public bool Equals(Measurement other) {
if (ReferenceEquals(null, other)) return false;
if (ReferenceEquals(this, other)) return true;
try {
var afterConversion = UnitConverter.Convert(other, this.Unit);
return Math.Abs(Value - afterConversion.Value) < epsilon;
}
catch (NotSupportedException) {
// units can not be converted
return false;
}
}

public override bool Equals(object obj) {
if (ReferenceEquals(null, obj)) return false;
if (ReferenceEquals(this, obj)) return true;
if (obj.GetType() != this.GetType()) return false;
return Equals((Measurement) obj);
}

// this does not produce the same Hash for two measurements that are considered equal, but have different units :(
public override int GetHashCode() => Value.GetHashCode() ^ Unit.GetHashCode();
}


UnitConverter first checks whether the unit of one measurement can be converted into the requested unit; if it does, it performs the conversion, else it throws an exception.

public static class UnitConverter {

private const double InchesPerMeter = 39.3701;

public static Measurement Convert(Measurement measurement, UnitOfMeasurement targetUnit) {
if (measurement.Unit == targetUnit) {
return measurement;
}

switch (measurement.Unit) {
case UnitOfMeasurement.Meter:
switch (targetUnit) {
case UnitOfMeasurement.Inch:
return ConvertMetersToInches(measurement.Value);
case UnitOfMeasurement.Foot:
// ...

default: throw new NotSupportedException(
$"Source unit '{measurement.Unit}' can not be converted to target unit '{targetUnit}'."); } break; case UnitOfMeasurement.Inch: // ... default: throw new NotSupportedException($"Source unit '{measurement.Unit}' can not be converted.");
}
}

private static Measurement ConvertMetersToInches(double valueInMeters) {
return new Measurement(valueInMeters * InchesPerMeter, UnitOfMeasurement.Inch);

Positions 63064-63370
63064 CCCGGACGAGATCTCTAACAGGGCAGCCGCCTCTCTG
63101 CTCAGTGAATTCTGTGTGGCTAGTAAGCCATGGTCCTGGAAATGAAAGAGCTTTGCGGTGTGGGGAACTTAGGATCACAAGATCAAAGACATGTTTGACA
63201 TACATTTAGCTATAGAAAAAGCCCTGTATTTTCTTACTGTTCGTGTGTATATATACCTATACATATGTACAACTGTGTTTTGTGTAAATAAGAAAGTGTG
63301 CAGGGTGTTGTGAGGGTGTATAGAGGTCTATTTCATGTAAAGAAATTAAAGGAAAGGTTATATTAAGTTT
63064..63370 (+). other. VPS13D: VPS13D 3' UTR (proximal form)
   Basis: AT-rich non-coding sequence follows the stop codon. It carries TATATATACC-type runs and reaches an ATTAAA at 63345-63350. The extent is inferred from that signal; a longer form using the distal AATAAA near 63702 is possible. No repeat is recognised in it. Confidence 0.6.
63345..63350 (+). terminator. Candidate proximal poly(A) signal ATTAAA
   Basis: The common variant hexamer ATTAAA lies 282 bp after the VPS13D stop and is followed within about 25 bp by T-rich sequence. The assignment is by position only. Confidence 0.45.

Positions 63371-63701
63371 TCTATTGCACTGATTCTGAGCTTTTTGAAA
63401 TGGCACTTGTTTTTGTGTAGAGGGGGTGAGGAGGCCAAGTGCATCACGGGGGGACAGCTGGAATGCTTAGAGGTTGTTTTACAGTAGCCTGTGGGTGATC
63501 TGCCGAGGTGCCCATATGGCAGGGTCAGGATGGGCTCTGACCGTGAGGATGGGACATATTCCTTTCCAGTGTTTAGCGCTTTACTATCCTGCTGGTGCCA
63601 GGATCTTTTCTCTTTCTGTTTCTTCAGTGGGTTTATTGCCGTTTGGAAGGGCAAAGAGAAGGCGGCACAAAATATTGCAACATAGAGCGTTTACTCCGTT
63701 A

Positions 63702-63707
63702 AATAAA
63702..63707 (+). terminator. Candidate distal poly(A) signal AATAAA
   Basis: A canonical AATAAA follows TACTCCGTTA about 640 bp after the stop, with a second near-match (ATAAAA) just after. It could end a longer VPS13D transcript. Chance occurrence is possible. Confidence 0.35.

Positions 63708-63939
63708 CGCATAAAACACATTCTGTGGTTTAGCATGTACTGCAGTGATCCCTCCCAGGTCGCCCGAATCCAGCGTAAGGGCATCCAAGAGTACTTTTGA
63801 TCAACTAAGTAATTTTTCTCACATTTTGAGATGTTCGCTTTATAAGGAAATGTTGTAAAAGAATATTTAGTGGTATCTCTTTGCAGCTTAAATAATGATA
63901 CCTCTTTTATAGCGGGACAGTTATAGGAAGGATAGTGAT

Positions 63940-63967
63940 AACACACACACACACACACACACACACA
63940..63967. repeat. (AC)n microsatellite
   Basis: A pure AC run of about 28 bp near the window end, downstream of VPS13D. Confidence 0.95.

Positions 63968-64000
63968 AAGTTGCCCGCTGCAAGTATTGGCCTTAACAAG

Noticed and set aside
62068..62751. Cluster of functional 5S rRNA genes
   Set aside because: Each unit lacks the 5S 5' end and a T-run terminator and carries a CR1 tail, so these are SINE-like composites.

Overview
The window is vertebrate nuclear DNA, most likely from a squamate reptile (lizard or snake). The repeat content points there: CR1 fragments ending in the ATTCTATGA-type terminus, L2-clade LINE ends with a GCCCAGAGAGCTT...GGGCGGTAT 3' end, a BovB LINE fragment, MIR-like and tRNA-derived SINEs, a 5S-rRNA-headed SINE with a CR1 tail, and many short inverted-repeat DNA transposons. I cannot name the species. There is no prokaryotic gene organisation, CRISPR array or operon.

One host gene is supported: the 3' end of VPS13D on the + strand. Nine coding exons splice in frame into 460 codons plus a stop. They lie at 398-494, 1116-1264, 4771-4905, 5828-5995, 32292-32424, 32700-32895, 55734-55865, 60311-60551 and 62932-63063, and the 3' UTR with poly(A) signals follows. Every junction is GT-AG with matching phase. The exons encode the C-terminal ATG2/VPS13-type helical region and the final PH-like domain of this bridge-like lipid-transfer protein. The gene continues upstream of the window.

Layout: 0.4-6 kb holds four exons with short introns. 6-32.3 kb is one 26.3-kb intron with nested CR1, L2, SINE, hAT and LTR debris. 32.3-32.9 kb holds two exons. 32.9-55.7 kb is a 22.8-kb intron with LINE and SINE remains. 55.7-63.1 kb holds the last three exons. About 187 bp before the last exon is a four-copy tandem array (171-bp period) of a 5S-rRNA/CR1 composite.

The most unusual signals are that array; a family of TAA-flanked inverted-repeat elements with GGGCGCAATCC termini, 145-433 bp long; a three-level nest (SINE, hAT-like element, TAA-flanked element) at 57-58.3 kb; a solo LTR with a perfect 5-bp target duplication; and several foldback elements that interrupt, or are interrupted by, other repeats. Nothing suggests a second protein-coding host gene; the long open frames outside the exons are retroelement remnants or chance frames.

}
}

• Thank you! I like this approach most! On a side note, you know there is double.Epsilon right ? Jul 4, 2018 at 13:41
• No, I didn't know that. Thanks for the hint :) Jul 4, 2018 at 13:43
• Seems like there are design patterns at work here, and so I like it. Looks like a factory for value-with-unit. Then a helper class that does the required conversions. Should there by a class type for each unit? Maybe it would be derived from some base value-with-unit class to go with the factory. Then providing feet when meters are required would produce a compiler message. Jul 4, 2018 at 21:03
• What's Kilogram doing in that enum? Did you mean to write Kilometres? Jul 5, 2018 at 4:13
• @Michael double.Epsilon is the smallest possible double value greater than zero. It is not necessarily the smallest difference between two doubles and is usually too small for our own purposes. It is usually best (and recommended) to define your own acceptable epsilon value. Read the remarks of your link carefully and you'll understand why. They even suggest not using it in your own algorithms: "we do not recommend that you base your algorithm on the value of the Epsilon constant to establish the acceptable absolute margin of difference for the two values to be considered equal." Jul 7, 2018 at 12:11

I would agree that you probably should use a canonical unit, but there is a point in not choosing a canonical unit but instead keeping them apart.

That way you can always retrieve the initial value in its initial form and not have to worry about getting a 189,0000001 cm length.

I can think of two reasonable ways to do that.

## Internal dictionary

1. Have a set of units as an enum, say UnitEnum
2. Store the initial value along with the enum, say via a constructor public Height(UnitEnum, double)
3. Create a Dictionary<UnitEnum, double> statically that transform to a canonical unit.
4. Create a function double AsUnit(UnitEnum unit) to convert it to a specific. If currentUnit == unit than you just return the current value.

1. Create a base class Height that stores values in metres, and have a few overrideable functions/properties; such as string Unit {get;}, double AsMeters {get;}
2. Create subclasses HeightInch (and so on) that inherits from Height, and takes a Height as constructor and that converts the general Height to itself.